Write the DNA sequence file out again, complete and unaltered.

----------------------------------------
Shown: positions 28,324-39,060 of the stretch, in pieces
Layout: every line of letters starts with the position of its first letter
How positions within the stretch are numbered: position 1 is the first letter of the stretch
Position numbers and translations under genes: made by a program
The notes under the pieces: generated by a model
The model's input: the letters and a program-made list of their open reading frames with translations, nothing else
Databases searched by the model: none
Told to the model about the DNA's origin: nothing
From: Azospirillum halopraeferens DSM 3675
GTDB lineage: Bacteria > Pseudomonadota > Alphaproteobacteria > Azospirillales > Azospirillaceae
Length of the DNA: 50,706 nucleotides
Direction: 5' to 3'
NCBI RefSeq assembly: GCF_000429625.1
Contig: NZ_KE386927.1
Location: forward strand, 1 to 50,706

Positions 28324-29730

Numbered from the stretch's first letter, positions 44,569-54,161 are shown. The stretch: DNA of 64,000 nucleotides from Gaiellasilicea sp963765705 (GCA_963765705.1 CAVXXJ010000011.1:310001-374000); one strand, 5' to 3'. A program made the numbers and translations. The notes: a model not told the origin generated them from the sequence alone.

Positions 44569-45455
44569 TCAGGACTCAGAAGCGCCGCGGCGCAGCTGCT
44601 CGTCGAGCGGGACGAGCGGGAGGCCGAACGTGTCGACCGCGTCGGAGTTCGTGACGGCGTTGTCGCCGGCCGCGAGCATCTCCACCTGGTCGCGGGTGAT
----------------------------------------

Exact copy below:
Shown: positions 28,324-39,060 of the stretch, in pieces
Layout: every line of letters starts with the position of its first letter
How positions within the stretch are numbered: position 1 is the first letter of the stretch
Position numbers and translations under genes: made by a program
The notes under the pieces: generated by a model
The model's input: the letters and a program-made list of their open reading frames with translations, nothing else
Databases searched by the model: none
Told to the model about the DNA's origin: nothing
From: Azospirillum halopraeferens DSM 3675
GTDB lineage: Bacteria > Pseudomonadota > Alphaproteobacteria > Azospirillales > Azospirillaceae
Length of the DNA: 50,706 nucleotides
Direction: 5' to 3'
NCBI RefSeq assembly: GCF_000429625.1
Contig: NZ_KE386927.1
Location: forward strand, 1 to 50,706

Positions 28324-29730

Numbered from the stretch's first letter, positions 44,569-54,161 are shown. The stretch: DNA of 64,000 nucleotides from Gaiellasilicea sp963765705 (GCA_963765705.1 CAVXXJ010000011.1:310001-374000); one strand, 5' to 3'. A program made the numbers and translations. The notes: a model not told the origin generated them from the sequence alone.

Positions 44569-45455
44569 TCAGGACTCAGAAGCGCCGCGGCGCAGCTGCT
44601 CGTCGAGCGGGACGAGCGGGAGGCCGAACGTGTCGACCGCGTCGGAGTTCGTGACGGCGTTGTCGCCGGCCGCGAGCATCTCCACCTGGTCGCGGGTGAT